Coffee Transcriptome Analysis using RNA Sequencing: Comparison of Coffees Grown at Different Altitudes

Date: Monday, January 14, 2013
Room: Grand Exhibit Hall
Juan F. Medrano , University of California-Davis, Davis, CA
Ricardo Koyner , Kotowa Farms, Boquete, Panama
Alma Islas-Trejo , University of California-Davis, Davis, CA
Gonzalo Rincon , University of California-Davis, Davis, CA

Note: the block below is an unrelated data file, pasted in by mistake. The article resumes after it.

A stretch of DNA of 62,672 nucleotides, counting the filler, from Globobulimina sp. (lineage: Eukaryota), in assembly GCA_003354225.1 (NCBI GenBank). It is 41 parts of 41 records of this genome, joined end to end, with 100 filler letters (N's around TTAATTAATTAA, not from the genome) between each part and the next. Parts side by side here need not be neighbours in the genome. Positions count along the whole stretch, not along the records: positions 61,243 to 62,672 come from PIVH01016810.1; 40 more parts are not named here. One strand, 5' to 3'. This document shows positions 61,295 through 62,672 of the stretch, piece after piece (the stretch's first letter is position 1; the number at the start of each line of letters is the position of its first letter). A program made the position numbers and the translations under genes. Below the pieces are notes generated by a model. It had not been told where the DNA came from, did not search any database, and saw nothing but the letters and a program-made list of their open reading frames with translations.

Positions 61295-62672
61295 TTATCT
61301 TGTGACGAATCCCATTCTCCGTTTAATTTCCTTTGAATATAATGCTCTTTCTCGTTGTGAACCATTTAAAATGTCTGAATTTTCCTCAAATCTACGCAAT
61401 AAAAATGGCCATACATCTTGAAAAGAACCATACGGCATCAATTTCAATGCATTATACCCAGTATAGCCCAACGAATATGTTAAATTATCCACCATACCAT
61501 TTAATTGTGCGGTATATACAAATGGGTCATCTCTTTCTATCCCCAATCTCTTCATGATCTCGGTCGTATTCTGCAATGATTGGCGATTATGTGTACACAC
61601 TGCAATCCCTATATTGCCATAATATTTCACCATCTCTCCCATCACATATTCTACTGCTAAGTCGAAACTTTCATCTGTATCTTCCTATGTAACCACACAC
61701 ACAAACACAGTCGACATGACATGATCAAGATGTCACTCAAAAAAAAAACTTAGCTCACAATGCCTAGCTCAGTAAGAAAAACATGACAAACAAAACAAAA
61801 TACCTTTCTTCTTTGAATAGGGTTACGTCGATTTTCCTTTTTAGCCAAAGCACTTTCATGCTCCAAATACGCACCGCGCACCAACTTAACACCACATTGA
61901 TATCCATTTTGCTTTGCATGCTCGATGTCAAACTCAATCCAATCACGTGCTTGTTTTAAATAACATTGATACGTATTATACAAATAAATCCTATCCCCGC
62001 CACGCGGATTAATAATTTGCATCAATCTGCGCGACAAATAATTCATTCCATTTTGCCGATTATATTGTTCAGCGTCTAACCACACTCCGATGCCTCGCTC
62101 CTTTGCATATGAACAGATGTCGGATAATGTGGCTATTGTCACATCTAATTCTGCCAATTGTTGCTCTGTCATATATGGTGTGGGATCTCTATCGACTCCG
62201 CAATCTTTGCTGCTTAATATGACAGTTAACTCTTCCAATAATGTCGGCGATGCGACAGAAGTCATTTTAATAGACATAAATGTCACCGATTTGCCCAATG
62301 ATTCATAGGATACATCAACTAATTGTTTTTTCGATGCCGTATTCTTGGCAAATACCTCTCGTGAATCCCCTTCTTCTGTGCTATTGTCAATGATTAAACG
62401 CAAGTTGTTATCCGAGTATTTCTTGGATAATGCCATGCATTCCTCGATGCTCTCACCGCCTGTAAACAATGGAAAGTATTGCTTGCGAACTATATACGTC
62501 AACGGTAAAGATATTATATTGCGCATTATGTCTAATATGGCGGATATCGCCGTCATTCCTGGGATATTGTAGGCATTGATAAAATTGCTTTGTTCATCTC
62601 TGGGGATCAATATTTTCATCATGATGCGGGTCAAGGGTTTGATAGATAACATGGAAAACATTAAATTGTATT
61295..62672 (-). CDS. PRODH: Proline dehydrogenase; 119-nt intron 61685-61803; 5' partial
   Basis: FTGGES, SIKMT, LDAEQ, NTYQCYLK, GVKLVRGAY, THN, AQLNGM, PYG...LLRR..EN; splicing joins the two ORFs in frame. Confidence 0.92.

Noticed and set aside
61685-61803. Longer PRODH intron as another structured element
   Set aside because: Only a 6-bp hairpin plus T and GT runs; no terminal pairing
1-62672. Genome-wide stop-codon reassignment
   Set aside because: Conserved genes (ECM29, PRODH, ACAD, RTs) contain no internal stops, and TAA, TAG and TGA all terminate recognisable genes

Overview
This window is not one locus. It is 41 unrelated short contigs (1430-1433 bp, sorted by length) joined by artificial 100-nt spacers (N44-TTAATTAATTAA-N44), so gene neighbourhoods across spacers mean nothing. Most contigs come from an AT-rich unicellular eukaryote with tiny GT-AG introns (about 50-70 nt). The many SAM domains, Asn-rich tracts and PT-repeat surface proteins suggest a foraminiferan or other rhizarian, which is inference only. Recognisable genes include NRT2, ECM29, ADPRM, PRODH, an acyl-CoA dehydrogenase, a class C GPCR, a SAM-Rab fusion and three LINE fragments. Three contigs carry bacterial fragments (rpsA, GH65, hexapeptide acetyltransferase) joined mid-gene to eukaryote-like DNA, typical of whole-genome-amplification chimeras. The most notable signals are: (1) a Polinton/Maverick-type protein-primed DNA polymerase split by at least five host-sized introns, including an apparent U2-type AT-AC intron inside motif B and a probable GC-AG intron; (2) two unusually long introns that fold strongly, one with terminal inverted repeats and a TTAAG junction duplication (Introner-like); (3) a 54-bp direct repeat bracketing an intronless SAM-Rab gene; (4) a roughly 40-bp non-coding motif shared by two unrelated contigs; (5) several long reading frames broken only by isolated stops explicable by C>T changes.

The objective of this study was to develop a transcriptome analytical framework of coffee beans to use as a reference to annotate and examine gene expression differences between coffee varieties and coffees grown at different altitudes. Coffee berries at different stages of maturity (unripe, half-ripe, cherry) were sampled from four plants (C. Arabica-Geisha) at two altitudes (1300m and 1650m) at Kotowa Farms, Boquete, Panama. It is known that the coffees grown at higher altitudes acquire unique flavor characteristics, whose molecular differences would be economically important to identify. Fresh bean slices were stored in RNAlater and ground in liquid nitrogen to extract RNA using Plant-RNA Reagent (Invitrogen). Bar-coded RNAseq libraries were sequenced using Illumina HiSeq. From 8 samples, 217 million 100bp single reads were used to perform a de-novo assembly using CLC Genomics software. A total of 119,678 contigs were generated (average contig size 527bp, N50 881bp and max-size 15,090bp). These contigs were used as reference to perform RNAseq analysis. Using Blast2Go software 21,000 contigs (17.5%) were annotated with known protein information. A t-test identified significant differentially expressed values (RPKM P<0.01) and fold changes greater than 2 in 206 contigs between cherry beans at 1300m and 1650m. The main GO terms for the 206 contigs corresponded to: ATP binding, nitrogen compound metabolic process, negative regulation of programmed cell death, anatomical structure development. This work contributes to the annotation of the coffee genome for the examination of differences between varieties and to study the effects of environmental variables on economically important phenotypes.